JACL Condemns Border Concentration Camps

JACL’s fundamental purpose is to ensure Americans remain mindful of the civil rights errors of our past, that the mass incarceration of Japanese Americans serves as a glaring example of what should never happen again. Unfortunately, our government has once again established concentration camps, only this time to imprison children who have been separated from their parents who have come to our country, often seeking asylum. 


The Speaker of the House, Paul Ryan, suggested last week that his proposed immigration bill might offer a legislative solution to put an end to the separation of children from their parents. Unfortunately, the proposed bill would do more harm to our nation’s immigration system, decimating avenues for legal immigration long used by Asian American and Pacific Islander families. More complicated, less inclusive bills are not the answer we need; a true solution, such as the clean and simple Keeping Families Together Act, should be able to pass on its own merit.


There are now approximately 2,000 children incarcerated at the border without the comfort of their parents. Health care providers including psychiatrists, psychologists, and pediatricians, as well as faith leaders, are universally opposed to these inhumane and immoral practices because of the likely long lasting damage to these children.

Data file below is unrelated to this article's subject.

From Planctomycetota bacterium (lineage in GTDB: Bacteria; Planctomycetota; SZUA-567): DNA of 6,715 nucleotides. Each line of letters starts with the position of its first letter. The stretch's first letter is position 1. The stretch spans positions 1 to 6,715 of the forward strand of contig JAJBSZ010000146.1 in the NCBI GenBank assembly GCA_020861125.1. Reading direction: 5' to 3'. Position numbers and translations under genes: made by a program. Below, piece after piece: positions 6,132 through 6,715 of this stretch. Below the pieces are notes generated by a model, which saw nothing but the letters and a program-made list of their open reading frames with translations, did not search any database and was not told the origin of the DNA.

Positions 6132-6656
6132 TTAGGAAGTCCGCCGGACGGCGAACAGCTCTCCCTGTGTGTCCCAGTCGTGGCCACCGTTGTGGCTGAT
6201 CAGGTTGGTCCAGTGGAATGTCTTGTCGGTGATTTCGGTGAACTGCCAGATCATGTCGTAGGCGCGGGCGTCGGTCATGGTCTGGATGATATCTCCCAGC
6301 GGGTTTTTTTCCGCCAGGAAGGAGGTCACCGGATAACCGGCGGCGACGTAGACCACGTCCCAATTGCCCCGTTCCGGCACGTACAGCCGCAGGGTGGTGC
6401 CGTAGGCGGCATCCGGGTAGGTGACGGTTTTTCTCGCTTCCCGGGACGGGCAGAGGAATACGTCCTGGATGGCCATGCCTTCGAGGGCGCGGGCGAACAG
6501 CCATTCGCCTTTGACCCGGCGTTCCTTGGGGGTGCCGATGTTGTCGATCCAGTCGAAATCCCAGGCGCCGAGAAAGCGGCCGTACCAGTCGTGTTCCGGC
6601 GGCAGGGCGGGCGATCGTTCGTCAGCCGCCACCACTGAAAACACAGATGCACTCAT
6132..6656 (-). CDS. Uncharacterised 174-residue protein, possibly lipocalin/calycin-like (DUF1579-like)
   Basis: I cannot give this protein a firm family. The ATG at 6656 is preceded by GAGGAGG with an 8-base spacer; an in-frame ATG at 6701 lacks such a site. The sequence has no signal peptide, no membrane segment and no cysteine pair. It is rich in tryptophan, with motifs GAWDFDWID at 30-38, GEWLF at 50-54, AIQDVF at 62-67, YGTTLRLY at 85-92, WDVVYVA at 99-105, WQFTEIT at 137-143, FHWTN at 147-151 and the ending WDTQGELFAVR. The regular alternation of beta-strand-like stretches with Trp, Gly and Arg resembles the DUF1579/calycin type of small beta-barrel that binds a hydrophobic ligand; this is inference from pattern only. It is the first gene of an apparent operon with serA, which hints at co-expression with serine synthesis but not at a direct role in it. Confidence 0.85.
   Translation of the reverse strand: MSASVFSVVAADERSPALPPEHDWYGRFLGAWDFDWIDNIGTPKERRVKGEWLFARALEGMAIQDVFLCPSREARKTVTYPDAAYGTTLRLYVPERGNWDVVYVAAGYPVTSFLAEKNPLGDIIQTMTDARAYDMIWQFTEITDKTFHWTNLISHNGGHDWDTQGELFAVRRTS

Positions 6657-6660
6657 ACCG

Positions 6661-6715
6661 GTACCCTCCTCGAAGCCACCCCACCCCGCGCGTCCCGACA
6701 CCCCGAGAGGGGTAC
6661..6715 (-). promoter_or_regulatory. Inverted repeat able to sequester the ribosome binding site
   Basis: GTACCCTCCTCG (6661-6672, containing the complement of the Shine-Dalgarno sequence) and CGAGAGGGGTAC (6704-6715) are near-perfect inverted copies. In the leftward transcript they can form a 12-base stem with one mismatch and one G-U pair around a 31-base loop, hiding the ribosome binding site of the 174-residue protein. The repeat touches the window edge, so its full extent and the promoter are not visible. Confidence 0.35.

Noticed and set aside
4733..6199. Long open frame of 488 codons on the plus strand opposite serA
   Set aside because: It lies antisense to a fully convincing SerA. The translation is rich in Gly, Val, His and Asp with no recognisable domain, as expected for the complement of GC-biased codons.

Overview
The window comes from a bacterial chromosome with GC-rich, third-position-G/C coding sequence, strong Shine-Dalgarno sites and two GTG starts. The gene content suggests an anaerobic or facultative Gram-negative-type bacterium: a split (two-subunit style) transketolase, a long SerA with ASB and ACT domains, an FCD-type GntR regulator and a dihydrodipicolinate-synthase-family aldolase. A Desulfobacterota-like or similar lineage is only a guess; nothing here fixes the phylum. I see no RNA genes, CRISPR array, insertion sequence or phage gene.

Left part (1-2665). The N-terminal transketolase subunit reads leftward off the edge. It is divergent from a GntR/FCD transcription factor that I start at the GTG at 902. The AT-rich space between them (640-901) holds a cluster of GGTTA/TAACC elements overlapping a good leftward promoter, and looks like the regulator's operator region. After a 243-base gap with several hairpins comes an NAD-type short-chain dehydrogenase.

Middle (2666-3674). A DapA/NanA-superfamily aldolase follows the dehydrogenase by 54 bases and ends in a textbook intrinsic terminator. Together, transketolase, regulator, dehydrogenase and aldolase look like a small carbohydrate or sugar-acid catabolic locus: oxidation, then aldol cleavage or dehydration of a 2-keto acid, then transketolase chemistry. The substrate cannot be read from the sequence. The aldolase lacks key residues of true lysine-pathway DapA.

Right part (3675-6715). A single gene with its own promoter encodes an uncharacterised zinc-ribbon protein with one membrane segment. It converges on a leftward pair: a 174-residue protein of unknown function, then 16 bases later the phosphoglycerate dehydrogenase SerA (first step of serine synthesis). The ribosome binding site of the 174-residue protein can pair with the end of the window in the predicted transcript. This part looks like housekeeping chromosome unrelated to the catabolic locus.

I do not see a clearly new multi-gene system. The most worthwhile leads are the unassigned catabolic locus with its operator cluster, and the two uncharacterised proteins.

Today, with 75 years of experience behind us, we have seen the effects of incarceration on Japanese American families. Some families were separated when a parent was identified as disloyal without trial or conviction, and sent to prison camps just as today’s immigrants are being imprisoned automatically at the border. Even for the families that remained together, the scars inflicted by the experience of mass incarceration were deep. Post Traumatic Stress Disorder and other mental health effects of trauma, leading to anxiety, depression, or even suicide, were not uncommon in adults and children who experienced the camps.The impact of the camps further extended to and deeply affected the children of the incarcerees. 


This was the legacy of the camps that challenged our community for many years, and still does today. And this is why so many of us stand today in opposition to this practice of separating children from their parents, cognizant of the long term damage that is being done now and upon generations to come.


The trauma that our country is inflicting upon these children must end now.

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